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The Pendulum of Lesbian Legibility

Monday, December 3, 2018 - 08:00

Across many authors there’s a confusing assertion that lesbian possibilities have regularly gone from being considered impossible, to being recognized, then resulting in the demonization of demonstrations of affection. To some extent, this article deals with the reverse swing of the pendulum: how was that awareness suppressed again, such that there could be a later re-awakening of suspicion? Traub and Andreadis discuss how lesbian possibilities were identified and articulated in the 17th century, resulting in a genteel avoidance-discourse among authors like Katherine Phillips. Lanser and others examine a similar dynamic in the 18th century leading to the "sex panic" of the 1790s that rolled over into an erasure of female sexual possibilities in general in the 19th century...only to have a focus on lesbian possibilities revived in the late 19th century with the decadent movement and the sexologists, who once again raised the spectre that any close female relationships were suspect.

It almost makes me wonder to what extent this apparent pendulum swing is a real phenomenon in lived experience and to what extent it's an artifact of changing fasions in "official discourse." Were there actual ups and downs in the average person's awareness of the possibilities of female same-sex relations? Or were there only ups and downs in the degree of official scrutiny those possibilities were given? Other authors have pointed out that shifts in the attitudes of the patriarchal establishment toward relationships between women were often dictated by the extent to which those relationships defused or exacerbated women's challenges to their authority.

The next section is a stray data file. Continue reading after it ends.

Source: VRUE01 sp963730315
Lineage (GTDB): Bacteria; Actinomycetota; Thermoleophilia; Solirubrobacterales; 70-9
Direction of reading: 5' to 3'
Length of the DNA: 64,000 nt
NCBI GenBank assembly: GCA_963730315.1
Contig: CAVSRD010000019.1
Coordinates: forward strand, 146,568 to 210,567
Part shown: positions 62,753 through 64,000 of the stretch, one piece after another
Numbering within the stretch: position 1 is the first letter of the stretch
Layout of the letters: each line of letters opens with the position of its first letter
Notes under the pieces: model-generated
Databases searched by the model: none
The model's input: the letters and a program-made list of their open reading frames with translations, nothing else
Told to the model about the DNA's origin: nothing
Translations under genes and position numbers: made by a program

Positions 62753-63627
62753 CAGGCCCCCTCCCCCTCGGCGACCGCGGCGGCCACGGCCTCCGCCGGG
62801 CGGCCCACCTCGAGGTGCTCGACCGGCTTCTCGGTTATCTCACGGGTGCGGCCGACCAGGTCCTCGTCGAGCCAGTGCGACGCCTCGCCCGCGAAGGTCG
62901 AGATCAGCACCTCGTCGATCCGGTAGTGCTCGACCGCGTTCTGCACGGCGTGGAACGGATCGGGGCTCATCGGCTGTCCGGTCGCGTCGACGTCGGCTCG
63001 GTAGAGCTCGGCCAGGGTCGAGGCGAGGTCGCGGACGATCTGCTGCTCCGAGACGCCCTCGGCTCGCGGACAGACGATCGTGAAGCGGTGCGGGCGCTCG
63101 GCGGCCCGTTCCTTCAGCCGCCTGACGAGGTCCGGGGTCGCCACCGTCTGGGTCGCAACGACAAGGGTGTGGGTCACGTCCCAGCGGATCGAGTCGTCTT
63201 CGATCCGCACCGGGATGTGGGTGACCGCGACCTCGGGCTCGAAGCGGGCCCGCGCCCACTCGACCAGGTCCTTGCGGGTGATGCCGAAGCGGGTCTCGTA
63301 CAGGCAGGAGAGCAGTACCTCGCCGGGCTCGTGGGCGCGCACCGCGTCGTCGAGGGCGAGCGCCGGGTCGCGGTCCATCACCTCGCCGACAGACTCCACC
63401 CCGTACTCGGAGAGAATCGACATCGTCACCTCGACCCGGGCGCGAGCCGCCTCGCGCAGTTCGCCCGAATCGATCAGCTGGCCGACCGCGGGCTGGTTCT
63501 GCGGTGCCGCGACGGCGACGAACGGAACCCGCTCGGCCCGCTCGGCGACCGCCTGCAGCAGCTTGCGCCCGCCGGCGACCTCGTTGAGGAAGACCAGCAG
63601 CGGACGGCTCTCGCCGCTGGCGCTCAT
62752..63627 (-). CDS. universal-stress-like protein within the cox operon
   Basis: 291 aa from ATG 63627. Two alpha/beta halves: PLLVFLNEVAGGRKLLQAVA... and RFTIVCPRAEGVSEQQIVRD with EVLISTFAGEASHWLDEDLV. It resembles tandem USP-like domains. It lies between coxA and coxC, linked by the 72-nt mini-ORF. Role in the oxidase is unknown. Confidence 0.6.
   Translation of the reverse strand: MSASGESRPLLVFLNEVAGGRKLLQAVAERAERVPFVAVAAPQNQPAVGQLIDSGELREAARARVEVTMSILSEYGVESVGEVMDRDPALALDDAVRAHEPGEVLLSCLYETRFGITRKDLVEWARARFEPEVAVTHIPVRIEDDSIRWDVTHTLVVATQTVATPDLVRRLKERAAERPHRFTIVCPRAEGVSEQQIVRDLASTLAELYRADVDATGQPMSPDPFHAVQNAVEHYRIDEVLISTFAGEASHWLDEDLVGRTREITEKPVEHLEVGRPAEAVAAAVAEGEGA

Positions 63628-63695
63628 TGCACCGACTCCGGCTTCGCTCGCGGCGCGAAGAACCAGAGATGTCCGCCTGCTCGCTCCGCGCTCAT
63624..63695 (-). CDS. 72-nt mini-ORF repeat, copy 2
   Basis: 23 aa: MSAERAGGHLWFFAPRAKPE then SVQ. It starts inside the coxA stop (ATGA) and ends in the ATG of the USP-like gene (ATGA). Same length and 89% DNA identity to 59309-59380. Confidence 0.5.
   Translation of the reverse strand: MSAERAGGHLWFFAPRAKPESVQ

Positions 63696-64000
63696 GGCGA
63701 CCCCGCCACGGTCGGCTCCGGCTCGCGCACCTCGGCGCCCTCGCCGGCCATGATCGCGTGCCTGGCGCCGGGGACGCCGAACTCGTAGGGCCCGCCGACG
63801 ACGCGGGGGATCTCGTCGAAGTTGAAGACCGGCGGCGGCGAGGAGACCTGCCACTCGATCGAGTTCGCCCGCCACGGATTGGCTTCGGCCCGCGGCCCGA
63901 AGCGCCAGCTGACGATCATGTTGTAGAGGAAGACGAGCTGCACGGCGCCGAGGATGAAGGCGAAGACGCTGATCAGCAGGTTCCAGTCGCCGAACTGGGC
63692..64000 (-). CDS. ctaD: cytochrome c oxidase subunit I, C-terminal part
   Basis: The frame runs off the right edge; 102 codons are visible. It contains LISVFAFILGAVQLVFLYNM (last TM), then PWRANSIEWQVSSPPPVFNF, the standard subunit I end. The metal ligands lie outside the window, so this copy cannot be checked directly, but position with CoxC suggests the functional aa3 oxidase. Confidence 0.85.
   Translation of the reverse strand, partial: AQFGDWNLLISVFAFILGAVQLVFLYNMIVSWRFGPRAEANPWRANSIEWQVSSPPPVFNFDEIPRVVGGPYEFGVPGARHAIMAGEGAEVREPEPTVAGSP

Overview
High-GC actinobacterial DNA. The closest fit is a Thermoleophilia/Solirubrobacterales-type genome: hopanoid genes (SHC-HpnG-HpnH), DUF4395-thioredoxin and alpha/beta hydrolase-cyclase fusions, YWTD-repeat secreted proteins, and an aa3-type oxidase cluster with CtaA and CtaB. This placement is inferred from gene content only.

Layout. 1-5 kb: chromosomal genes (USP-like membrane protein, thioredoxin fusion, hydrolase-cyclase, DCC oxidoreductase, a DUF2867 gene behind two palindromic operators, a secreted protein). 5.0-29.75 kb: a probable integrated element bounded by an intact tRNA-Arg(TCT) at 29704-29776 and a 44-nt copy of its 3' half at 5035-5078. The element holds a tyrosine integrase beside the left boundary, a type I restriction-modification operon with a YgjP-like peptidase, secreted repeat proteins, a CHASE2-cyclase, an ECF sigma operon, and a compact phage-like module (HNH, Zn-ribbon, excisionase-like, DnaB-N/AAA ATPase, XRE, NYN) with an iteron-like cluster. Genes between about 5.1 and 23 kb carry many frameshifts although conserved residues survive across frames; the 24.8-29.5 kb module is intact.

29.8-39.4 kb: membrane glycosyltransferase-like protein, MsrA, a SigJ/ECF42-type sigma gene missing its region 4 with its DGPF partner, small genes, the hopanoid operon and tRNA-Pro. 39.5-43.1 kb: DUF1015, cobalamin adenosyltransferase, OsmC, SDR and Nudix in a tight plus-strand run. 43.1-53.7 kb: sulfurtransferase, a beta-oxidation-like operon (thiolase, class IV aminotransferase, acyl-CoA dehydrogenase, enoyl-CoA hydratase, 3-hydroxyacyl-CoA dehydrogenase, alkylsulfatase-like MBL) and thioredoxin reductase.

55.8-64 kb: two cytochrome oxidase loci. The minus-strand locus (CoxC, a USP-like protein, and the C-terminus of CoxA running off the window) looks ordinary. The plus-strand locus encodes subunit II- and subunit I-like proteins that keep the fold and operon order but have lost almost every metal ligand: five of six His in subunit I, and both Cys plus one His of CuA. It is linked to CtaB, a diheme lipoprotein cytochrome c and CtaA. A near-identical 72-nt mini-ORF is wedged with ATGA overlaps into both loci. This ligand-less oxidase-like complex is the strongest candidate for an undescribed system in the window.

When Craft-Fairchild asserts "the lack of a coherent, codified model" of sapphic identity in the 18th century, could we not just as reasonably assert that 18th century English writers did not have a single stereotype for "real lesbians" while clearly having an awareness of desire between women? Rather than this lack of coherence indicating the absense of a sense of lesbian identity, might it rather indicate that 18th century lesbian identity was rooted in the experience of desire itself and had as wide a variety of expressions of that desire as were available for heterosexual desire? Does "lesbian erasure" come from the absence of a single, agreed-upon stereotypical image? Or does real erasure come from the idea that there must be a single, agreed-upon sterotypical image in order for "lesbian identity" to exist?